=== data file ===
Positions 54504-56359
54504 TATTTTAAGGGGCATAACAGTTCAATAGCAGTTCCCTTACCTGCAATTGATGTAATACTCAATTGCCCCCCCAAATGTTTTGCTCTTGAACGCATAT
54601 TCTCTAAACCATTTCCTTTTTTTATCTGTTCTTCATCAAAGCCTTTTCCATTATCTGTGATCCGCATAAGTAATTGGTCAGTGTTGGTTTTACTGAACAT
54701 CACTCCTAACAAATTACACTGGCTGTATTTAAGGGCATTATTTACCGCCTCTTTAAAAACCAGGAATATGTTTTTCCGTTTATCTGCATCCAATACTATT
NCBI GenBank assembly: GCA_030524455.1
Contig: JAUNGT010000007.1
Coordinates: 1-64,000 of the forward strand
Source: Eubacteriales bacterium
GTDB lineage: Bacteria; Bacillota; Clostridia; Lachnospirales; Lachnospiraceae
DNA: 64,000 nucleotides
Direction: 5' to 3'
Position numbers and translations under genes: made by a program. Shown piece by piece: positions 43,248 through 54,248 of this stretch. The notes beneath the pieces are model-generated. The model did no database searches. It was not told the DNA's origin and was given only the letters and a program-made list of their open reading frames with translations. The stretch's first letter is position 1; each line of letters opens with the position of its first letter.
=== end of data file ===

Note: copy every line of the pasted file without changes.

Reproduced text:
Positions 54504-56359
54504 TATTTTAAGGGGCATAACAGTTCAATAGCAGTTCCCTTACCTGCAATTGATGTAATACTCAATTGCCCCCCCAAATGTTTTGCTCTTGAACGCATAT
54601 TCTCTAAACCATTTCCTTTTTTTATCTGTTCTTCATCAAAGCCTTTTCCATTATCTGTGATCCGCATAAGTAATTGGTCAGTGTTGGTTTTACTGAACAT
54701 CACTCCTAACAAATTACACTGGCTGTATTTAAGGGCATTATTTACCGCCTCTTTAAAAACCAGGAATATGTTTTTCCGTTTATCTGCATCCAATACTATT
NCBI GenBank assembly: GCA_030524455.1
Contig: JAUNGT010000007.1
Coordinates: 1-64,000 of the forward strand
Source: Eubacteriales bacterium
GTDB lineage: Bacteria; Bacillota; Clostridia; Lachnospirales; Lachnospiraceae
DNA: 64,000 nucleotides
Direction: 5' to 3'
Position numbers and translations under genes: made by a program. Shown piece by piece: positions 43,248 through 54,248 of this stretch. The notes beneath the pieces are model-generated. The model did no database searches. It was not told the DNA's origin and was given only the letters and a program-made list of their open reading frames with translations. The stretch's first letter is position 1; each line of letters opens with the position of its first letter.